NC Farm School 2021, Moving Forward
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Amidst pandemic fears of potential insecurity, there is a rise in the reality of the sensitivity of our food supply. While that reality has been highlighted for many shoppers looking for goods in high demand due to bulk or fear related purchases, the stability of our food system is a highlight of the pandemic. Even still, there is an increased interest in purchasing local food. NC Farm School is moving forward in 2021 with the same goal of supporting those looking to add enterprises or start new farms.
A Farming Community with Business Benefits
NC Farm School benefits those who attend by connecting them to an entrepreneurial community and providing them with key business skills. Those who attend are able to find like-minded farmers to make key business and networking connections.
Christine Tankersley has leveraged her marketing and social media expertise by co-marketing their farm, Sweet T Farm, with the Tustin’s farm, Squashbuckler Farm, on their social media channels. By co-marketing, they have combined their product offerings – one farm offering vegetable produce, the other meat, leveraged their respective networks, and set up a more convenient shopping experience for their community consumers. The idea for their farm originated with husband Travis but Christine fell in love with the idea of a farm and understands her customers’ connection to local food; “I love fresh food and creating meals from local produce and meats. The farm was Travis’s dream that quickly became mine.”
Travis who also attended was able to focus in on those business skills that were key to developing their business idea; “NC Farm School really helped us organize and focus in on a solid plan to progress forward in our farming enterprises. We learned about the agribusiness and enterprise budgets to really know how much it would cost us to raise our animals.”
“NC Farm School really helped us organize and focus in on a solid plan to progress forward..” – Christine and Travis Tankersley, Sweet T Farm, Rougemont, NC
Keeping Land in Production
NC Farm School is committed to helping those who have land develop enterprises in order to keep land in production. Our students find that they are able to develop their dreams into a full farm business plan to enable success when implementing their ideas. Often, this land would have sold to development or not used for agriculture. Recent graduate Joy Cobb says she was able to take her idea and put it on paper in a meaningful way, “NC Farm School provided me with the tools and support necessary to stop using the spaghetti method to figure out farming. I can do budget sheets that don’t look like the ramblings of a madman on paper.” Joy recognized that this was critical to keeping the commitment to that land that Joy and husband Darryl had made to their family as Joy goes on to say, “His [Darryl’s Father’s] wish was that the land stays in agriculture as opposed to being timbered or turned into a housing development. We made a commitment to Darryl’s Father that we do all we could to keep the farm a farm.”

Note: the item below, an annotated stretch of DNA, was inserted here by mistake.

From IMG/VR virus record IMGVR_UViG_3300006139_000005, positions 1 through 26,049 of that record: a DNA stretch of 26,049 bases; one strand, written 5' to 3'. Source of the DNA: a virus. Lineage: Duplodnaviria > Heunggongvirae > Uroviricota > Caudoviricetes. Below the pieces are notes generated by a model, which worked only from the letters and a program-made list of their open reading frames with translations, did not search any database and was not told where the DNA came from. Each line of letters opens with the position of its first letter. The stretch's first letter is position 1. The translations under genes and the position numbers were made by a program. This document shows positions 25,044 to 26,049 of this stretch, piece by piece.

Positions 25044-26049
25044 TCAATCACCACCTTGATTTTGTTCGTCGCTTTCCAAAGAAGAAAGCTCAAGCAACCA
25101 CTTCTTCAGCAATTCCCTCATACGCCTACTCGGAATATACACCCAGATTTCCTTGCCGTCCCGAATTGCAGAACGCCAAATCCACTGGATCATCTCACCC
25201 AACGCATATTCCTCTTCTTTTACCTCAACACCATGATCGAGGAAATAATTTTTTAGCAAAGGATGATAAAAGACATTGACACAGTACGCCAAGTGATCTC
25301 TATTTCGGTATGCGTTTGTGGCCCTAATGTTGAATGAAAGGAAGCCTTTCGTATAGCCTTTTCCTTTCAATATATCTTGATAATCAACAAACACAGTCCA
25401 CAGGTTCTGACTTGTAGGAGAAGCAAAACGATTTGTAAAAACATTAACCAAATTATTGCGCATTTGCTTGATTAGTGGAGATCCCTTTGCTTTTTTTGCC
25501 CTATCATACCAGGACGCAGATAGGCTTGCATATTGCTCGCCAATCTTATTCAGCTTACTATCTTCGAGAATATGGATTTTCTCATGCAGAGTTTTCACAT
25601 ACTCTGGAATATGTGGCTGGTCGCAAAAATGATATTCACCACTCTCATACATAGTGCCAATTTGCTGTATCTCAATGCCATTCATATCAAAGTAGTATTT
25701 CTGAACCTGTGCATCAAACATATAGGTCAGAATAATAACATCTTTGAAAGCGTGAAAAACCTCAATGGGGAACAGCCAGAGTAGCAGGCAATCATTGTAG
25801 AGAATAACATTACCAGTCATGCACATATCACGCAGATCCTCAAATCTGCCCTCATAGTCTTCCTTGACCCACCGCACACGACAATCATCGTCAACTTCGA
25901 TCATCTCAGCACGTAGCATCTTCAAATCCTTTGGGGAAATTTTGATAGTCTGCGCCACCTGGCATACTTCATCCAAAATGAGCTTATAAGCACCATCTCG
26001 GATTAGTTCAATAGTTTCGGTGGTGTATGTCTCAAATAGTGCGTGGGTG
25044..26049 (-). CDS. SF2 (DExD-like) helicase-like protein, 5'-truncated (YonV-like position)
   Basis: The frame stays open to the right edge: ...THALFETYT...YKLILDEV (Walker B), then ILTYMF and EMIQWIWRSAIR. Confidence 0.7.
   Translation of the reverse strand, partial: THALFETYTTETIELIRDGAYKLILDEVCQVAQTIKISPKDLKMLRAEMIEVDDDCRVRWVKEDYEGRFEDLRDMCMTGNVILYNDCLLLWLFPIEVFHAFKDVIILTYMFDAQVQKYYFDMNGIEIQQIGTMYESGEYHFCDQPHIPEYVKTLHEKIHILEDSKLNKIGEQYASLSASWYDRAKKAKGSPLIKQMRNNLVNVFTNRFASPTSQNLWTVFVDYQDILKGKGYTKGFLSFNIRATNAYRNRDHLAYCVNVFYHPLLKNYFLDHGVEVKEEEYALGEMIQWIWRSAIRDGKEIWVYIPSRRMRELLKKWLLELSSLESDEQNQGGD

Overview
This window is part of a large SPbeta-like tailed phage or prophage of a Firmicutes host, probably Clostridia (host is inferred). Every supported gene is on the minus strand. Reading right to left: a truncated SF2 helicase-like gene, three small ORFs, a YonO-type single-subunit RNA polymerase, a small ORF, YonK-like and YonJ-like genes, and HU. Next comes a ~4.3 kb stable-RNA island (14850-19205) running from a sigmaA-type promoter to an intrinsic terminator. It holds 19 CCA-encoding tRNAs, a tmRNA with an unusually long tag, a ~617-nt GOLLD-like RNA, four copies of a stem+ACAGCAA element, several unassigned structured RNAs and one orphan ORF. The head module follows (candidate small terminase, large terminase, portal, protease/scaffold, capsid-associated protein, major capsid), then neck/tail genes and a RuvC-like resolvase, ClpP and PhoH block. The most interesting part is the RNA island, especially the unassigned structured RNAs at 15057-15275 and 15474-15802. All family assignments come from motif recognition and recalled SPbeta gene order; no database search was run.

“NC Farm School provided me with the tools and support necessary…” – Joy Cobb, Providence Farm, Guilford County
A Hands-On Approach
NC Farm School’s method of helping farmers develop their ideas is hands-on. We emphasize a think-plan-do method by coming out to the farm to show students have on hand and what the next steps are in practical business development. Michael Tustin said, “The on-farm consultation was awesome because it helped me really tie down some of the finer details of my plans and it was great to have people with real-world experience tell me I wasn’t crazy and that my dream was possible.” Michael purchased 30 acres and developed his business plan around a market garden with the goal of expanding and diversifying his farming operation. He was able to connect to extension agents that will continue to help him along the way and be available to stay hands-on as he grows. Michael goes on to say, “The biggest benefit has been getting to know my Extension agents since they are such great sources of information.”
“The biggest benefit has been getting to know my Extension agents since they are such great sources of information.”- Micheal Tustin, Squashbuckler Farmstead, Person County